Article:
Two Weeds

Common names are misleading.  I often talk to clients about planting regionally native plants and two standouts are Joe Pye weed and western ironweed.  Both plants are great additions to the late season garden and benefit pollinators.  However, the first question I get after recommending them is “. . . but why do I want…

Surprise & Toad

Nothing signals the start to the end of summer like seeing the surprise lily (Lycoris squamigera) bloom.  We will start to get calls here shortly from clients asking what are those pink, naked, flowers blooming in people’s yards.  Unlike most perennials that produce leaves and blooms at the same time, surprise lilies will produce long,…

Fragrant Solomon’s Seal

In the last two weeks besides being asked what to do about Japanese beetles I am getting bombarded with questions about what to plant in the shade besides hosta.  True enough there are only so many different types of green hosta that you can plant in the shade and this is where Solomon’s Seal (Polygonatum…

Tiny Treasure

Bitter root or Lewisia cotyledon (loo-ISS-ee-ah kot-ih-LEE-don) is a perennial evergreen native to the Pacific Northwest hardy to zone 4 (-30 °F to -20 °F).  They form small rosettes about 12″ across and flowers that range from yellow, reds and white.  Yes this little gem can grow in your perennial garden if, and only if,…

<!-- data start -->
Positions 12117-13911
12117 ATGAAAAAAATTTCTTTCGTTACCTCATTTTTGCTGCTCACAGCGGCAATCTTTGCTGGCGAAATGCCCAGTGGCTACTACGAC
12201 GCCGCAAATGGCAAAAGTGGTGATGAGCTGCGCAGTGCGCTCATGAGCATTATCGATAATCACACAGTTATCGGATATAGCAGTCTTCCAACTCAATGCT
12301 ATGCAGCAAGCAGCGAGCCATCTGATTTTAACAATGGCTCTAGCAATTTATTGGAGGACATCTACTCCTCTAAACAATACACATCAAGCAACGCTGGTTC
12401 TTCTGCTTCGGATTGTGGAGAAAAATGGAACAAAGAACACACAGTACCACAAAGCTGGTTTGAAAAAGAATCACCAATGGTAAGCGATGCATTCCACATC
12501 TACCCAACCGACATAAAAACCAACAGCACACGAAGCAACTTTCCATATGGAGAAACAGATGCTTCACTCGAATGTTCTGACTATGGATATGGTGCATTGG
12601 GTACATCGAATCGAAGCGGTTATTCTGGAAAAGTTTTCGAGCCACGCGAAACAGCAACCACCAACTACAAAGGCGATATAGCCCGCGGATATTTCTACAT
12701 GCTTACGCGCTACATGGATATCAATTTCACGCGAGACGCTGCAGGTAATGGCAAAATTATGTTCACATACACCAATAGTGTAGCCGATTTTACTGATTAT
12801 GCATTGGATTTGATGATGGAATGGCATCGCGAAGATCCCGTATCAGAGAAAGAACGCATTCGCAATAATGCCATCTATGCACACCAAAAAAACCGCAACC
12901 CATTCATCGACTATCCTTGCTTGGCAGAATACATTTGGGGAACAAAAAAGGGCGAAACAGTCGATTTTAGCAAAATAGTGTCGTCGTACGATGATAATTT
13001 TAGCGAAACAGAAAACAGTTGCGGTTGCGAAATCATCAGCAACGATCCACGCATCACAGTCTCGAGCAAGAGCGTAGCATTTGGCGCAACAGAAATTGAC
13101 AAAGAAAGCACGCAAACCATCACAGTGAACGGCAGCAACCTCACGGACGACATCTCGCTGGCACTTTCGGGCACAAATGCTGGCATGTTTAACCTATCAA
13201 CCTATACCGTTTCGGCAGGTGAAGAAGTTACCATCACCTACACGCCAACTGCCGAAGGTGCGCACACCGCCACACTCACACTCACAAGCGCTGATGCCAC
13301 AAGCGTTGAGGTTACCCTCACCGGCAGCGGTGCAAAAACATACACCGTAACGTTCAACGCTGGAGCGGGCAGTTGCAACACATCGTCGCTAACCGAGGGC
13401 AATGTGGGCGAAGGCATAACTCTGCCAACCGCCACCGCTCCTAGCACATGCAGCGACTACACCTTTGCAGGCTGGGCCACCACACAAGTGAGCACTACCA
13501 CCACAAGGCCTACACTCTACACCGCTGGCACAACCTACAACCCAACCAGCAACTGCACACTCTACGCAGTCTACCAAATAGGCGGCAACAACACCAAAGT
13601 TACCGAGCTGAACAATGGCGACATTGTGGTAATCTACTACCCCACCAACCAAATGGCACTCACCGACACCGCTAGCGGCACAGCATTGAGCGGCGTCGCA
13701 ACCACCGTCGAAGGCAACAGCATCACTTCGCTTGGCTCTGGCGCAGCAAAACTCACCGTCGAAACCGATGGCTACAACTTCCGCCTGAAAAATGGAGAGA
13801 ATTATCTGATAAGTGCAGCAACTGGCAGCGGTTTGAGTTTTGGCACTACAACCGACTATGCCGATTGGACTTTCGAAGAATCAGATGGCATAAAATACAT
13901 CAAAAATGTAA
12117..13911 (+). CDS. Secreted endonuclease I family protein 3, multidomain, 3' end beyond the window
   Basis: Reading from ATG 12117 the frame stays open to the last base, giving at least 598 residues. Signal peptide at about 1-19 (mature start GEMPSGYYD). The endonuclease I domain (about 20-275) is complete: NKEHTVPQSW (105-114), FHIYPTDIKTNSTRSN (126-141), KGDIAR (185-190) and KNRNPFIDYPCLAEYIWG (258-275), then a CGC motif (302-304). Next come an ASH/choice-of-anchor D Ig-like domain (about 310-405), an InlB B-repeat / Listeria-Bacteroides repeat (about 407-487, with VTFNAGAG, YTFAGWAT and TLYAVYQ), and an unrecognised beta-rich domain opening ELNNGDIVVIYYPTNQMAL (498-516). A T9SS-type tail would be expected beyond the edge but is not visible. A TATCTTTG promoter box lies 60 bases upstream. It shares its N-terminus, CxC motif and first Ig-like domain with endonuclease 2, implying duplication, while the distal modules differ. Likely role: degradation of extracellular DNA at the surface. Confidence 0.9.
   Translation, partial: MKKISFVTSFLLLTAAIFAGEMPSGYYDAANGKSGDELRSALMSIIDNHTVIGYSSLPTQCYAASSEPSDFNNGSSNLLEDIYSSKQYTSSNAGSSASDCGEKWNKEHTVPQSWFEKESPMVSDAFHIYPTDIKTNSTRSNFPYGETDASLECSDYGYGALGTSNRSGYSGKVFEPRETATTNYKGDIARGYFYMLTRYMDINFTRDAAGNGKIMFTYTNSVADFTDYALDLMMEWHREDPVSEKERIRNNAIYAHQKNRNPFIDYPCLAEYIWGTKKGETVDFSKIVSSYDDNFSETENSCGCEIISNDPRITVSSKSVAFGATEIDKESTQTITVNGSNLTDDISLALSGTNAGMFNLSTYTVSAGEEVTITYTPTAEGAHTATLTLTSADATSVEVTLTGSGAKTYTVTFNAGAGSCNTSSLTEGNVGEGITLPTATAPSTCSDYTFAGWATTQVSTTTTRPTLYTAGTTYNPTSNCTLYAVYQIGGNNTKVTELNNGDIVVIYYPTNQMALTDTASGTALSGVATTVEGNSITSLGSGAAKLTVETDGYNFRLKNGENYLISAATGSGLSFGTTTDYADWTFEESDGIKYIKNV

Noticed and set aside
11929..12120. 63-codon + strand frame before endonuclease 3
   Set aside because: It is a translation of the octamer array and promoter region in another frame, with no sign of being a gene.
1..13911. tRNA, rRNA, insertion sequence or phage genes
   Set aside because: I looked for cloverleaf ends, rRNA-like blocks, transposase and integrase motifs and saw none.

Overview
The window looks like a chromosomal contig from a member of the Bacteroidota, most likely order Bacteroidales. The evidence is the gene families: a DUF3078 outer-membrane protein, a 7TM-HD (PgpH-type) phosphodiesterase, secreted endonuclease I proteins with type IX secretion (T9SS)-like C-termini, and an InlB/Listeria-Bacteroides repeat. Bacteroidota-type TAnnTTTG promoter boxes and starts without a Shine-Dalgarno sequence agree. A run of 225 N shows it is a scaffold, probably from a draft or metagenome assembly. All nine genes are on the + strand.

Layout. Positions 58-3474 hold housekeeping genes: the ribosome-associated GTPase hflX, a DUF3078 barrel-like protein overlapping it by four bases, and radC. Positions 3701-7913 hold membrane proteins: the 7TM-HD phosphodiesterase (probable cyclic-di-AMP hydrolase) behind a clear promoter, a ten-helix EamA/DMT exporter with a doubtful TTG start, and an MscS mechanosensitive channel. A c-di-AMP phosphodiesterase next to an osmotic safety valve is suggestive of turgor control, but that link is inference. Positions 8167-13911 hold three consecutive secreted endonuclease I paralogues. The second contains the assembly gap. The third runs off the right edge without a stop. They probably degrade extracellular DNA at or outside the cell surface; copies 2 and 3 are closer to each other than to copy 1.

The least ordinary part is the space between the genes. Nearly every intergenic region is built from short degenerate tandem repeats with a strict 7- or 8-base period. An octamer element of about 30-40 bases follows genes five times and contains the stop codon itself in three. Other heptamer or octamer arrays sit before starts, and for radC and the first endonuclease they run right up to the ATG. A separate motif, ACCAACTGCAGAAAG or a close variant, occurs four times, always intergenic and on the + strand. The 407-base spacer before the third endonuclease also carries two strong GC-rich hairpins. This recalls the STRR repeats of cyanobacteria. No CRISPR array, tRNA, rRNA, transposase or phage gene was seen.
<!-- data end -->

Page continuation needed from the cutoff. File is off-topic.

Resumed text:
Barrenwort For A Barren Space

Barrentwort or Epimedium (e-pi-MEE-di-um) is a perennial that is often overlooked for the garden.  As the name implies it thrives in barren locations.  This is one of the few plants that can tolerate and grow in dry shade.  The flowers are amazing and thanks to new introductions such as Epimedium x rubrum (picture shown in…

Winter Water

When we think of droughts we often think of soaring heat, lack of rainfall and summer.  We never stop and think that a drought can happen anytime of the year in any season.  Winter droughts do as much damage, maybe even more, as summer droughts.  This is because we tend to not think about our…

Boo!

A few weeks ago I blogged about plant names and how they can be misleading.  Since Halloween is only a week away I thought I would share with you three of my favorite spooky plants: Death Camass, Bloodroot and Skeleton Weed. Death Camass (Zigadenus venenosus) is a native bulbous perennial that is found throughout the…

Iris Clean Up

Bearded iris are a staple in the landscape.  They offer a burst of color when we need it the most in the spring.  Late summer is a great time to rejuvenate your iris beds.  Iris spread by underground stems called rhizomes. As they spread they tend to grow on top of neighboring plants. Before you…

Weed or Flower?

“Is this a weed or a flower?” – one of the most commonly asked questions I get here at the Extension Office.  I always answer: is it growing where it supposed to?  If not, then it is a weed.  A coneflower growing in a bluegrass lawn is a weed and bluegrass growing in a coneflower…

A Turtlehead Tutorial

Turtlehead, Chelone spp., is one of the great flowers of the late summer garden.  Flowers are either pink or white and are shaped like, you guessed it, a turtle’s head. Turtlehead is a great pollinator plant, adding a tapestry of color and flight to the garden. The plant must have an impish streak too because…